One of the first things you realize after your first day on a racetrack is that OEM shocks aren’t going to cut it. If you’re driving in HPDE, you need something that’s suited for double duty: track and street use. If you’re building a car for wheel to wheel, you need something dialed in for racing.
To find out more about shocks, how they work and how to shop for them, we caught up with Wyatt A. Gilbert with Motion Control Suspension in Alpharetta, Ga. If you’ve been paying attention, you know MCS supplies the shocks fitted to NASA Prototypes and various NASA Spec Series.
“The first thing you’ve got to determine is the car’s intended purpose,” Gilbert said. “Are you building a suspension package for a street car that’s going to have some spirited use here and there? Or is this a dedicated track car? “Or perhaps, is it going to be a combination of the two?”
There are several components that make up a suspension system. When you think of a coil-over assembly, this typically consists of three components: a damper, a coil spring, and a top mount of some sort, which connects the damper and coil-over assembly to the chassis.
Modern dampers, no matter their construction, will have a mechanical or hydraulic device that manipulates oil flow to achieve various damping forces at various velocities. More often than not, modern dampers also will have a nitrogen charge, which helps keep the damper from cavitating. There are three mechanisms commonly used to control damping forces in most damper systems today: a shim stack, an orifice, and a needle valve.
“When we say shim stack, we’re talking about little stainless-steel discs that vary in diameter and overall height and their strength as well,” Gilbert said. “The orientation and the method in which you stack them is going to determine the valving. You could have 15 shim stacks or you could have five. You could have them in various diameters. You could have a Christmas tree-style stack, you could have staggered stack and, depending, of course, on the overall thickness of these shim stacks, their diameters and how they’re stacked and how much pressure is applied to them, will determine what your valving is like. It’s all about restricting oil flow through those shims.”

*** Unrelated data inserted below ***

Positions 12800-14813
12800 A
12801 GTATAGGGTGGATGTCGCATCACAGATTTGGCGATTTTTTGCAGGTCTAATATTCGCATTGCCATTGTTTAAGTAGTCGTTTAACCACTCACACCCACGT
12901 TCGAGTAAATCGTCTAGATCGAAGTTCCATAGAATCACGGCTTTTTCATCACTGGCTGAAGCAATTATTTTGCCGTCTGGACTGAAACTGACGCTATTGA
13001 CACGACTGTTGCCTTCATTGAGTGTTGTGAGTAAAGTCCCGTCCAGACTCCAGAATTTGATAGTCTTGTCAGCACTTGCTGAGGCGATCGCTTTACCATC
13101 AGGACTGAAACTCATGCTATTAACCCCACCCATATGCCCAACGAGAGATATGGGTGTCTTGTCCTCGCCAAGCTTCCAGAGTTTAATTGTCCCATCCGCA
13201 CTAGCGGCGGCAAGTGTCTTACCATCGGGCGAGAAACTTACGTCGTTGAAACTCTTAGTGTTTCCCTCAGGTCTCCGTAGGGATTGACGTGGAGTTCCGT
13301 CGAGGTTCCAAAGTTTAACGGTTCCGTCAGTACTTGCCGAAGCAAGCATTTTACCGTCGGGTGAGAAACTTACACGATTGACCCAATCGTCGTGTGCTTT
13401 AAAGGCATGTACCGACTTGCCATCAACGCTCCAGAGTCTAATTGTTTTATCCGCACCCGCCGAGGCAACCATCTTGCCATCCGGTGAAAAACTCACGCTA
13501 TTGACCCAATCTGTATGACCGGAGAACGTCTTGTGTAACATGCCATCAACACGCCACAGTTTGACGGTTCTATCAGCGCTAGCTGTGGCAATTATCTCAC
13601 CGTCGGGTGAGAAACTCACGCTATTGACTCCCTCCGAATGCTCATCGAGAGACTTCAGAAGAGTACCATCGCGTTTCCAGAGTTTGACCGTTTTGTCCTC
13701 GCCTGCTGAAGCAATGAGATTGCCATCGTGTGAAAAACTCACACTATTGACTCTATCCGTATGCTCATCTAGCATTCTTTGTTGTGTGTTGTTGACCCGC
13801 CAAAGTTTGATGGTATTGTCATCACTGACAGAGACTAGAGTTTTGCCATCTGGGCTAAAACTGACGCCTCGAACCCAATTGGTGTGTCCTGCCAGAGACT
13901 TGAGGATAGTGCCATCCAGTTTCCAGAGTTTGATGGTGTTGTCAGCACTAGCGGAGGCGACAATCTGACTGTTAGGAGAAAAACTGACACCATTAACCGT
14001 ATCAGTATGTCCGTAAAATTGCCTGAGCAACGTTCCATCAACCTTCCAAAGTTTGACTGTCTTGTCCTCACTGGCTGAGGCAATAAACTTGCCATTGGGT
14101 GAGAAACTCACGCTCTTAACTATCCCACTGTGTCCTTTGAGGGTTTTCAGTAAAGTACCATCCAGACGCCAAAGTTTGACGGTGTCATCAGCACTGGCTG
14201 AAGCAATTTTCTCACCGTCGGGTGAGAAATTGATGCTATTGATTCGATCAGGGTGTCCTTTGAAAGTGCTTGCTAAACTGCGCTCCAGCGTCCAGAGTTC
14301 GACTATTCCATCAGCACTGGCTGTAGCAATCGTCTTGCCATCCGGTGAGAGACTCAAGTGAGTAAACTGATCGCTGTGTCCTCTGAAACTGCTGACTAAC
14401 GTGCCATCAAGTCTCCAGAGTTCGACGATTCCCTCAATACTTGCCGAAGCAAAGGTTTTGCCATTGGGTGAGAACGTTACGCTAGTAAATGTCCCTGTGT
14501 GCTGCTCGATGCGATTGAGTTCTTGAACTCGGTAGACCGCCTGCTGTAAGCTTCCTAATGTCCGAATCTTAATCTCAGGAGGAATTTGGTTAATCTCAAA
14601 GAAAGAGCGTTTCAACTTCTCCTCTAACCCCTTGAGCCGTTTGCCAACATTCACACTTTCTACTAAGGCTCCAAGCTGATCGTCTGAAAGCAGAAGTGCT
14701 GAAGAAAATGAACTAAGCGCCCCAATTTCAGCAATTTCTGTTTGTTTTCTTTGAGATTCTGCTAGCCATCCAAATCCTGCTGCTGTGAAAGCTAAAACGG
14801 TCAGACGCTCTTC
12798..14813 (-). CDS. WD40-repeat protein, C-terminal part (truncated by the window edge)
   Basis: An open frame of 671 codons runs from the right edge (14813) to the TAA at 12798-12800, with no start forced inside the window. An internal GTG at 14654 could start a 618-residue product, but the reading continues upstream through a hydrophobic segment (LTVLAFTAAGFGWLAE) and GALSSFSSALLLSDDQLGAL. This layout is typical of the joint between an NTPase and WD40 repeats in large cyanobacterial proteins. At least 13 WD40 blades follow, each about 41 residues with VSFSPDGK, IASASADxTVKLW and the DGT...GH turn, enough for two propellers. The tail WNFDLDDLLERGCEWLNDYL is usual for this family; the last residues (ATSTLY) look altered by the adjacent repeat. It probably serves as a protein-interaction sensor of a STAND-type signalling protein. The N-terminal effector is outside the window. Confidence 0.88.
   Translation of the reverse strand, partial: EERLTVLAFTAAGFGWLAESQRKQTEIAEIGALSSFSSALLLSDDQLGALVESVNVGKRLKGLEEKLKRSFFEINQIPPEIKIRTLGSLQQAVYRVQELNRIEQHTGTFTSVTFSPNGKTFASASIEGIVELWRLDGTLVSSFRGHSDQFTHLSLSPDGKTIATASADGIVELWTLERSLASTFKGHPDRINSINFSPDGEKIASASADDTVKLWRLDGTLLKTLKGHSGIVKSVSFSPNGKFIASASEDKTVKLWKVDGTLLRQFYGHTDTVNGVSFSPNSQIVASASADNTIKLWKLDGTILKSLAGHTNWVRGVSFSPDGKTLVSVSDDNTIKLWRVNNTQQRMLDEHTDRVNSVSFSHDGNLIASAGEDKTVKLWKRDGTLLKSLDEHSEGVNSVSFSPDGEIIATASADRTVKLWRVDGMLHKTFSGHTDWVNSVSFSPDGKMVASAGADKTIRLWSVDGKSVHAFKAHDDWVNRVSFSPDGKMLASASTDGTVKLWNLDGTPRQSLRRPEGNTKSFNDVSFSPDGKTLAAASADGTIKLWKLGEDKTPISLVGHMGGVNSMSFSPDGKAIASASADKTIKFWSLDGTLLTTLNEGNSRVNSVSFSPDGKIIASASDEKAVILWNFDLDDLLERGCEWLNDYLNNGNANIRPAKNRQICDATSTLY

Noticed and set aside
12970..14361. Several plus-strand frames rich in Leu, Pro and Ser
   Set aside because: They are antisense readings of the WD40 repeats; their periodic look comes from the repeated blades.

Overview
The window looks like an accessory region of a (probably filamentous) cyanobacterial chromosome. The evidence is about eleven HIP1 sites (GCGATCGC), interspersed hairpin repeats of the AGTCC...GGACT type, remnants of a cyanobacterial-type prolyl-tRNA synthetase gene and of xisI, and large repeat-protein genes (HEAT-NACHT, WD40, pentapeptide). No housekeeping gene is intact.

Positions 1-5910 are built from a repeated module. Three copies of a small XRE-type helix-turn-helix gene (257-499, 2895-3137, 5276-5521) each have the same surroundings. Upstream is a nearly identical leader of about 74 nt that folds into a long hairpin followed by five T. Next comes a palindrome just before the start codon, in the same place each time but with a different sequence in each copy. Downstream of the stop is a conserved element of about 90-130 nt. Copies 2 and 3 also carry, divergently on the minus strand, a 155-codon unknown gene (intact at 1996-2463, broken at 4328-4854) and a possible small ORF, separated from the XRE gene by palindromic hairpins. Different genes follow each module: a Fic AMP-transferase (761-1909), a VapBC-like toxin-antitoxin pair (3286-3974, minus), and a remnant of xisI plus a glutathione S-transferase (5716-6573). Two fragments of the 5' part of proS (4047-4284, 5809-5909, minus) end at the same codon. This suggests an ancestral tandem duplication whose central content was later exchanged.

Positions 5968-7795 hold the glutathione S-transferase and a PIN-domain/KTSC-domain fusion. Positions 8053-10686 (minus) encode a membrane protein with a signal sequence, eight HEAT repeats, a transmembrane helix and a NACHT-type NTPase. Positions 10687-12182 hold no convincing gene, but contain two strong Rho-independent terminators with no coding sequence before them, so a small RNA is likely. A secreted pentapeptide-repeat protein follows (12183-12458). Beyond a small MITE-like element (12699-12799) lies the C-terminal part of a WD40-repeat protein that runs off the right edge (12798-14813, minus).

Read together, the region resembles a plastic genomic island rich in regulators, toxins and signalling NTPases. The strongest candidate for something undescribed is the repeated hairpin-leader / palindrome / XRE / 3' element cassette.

A needle valve is exactly what it sounds like, a mechanism that allows oil to flow through a needle port. As you turn the adjustment knob, it’s opening or closing a port, which works well, but only offers a finite range of adjustment.
An orifice manipulates the flow of oil through machined holes. The benefit of using an orifice is that it offers a broader range of adjustment in damping forces, and doesn’t fatigue — damping forces remain consistent. This eliminates the need for frequent service intervals and revalving if you make a spring-rate change. It also allows for easy setup, because your settings remain the same, even when the damper is nearing its next service interval.
Depending on your application, goals, and rules set, you can get a shock setup as simple or as sophisticated as you want. The more adjustments you have available to you, the more opportunity you have to find grip. With that said, you also have more opportunities to negatively impact the car’s performance. When choosing a damper system, it’s critical to have ample support from your vendor and manufacturer. They should be there to support you in using the product to its full potential.
Motion Control Suspension offers single-, double-, and triple-adjustable damper systems in nonremote and remote-reservoir packages. The benefit of a remote reservoir system is packaging. By introducing a remote reservoir and hose, oil capacity and nitrogen cavities increase in volume, allowing for better heat dissipation and control. The added packaging space allows for more mechanical and hydraulic components to be used, increasing the number of adjustments without decreasing critical damper stroke.
Damping forces are measured in velocity and force. In the US, we measure damping velocities in inches per second and forces in pounds. These figures are measured on a damper dyno and plotted on a graph. The most common graph used is force vs. displacement. There are four sections in two groups. The two groups are compression and rebound forces, and these are split into two sections, low-speed and high-speed forces.
Choosing the right shock is about goals and it’s important to seek good advice. Motion Control Suspension takes calls from drivers all over the world. To get the right suspension package, you need to identify the car and its intended use, its weight, springs, downforce, if any, budget, class, tire size and compound, and then you can shop for the right combination of components.
“In its simplest form, you’re simply controlling oil flow. That’s all it is,” Gilbert said, adding that it’s key for maintaining the contact patch at each corner. “You’ve got a mechanism that’s going to control the rate in which oil is going to flow through something, which is going to give you your valving, and the purpose of controlling that flow is to control each corner independently to provide the most grip possible.”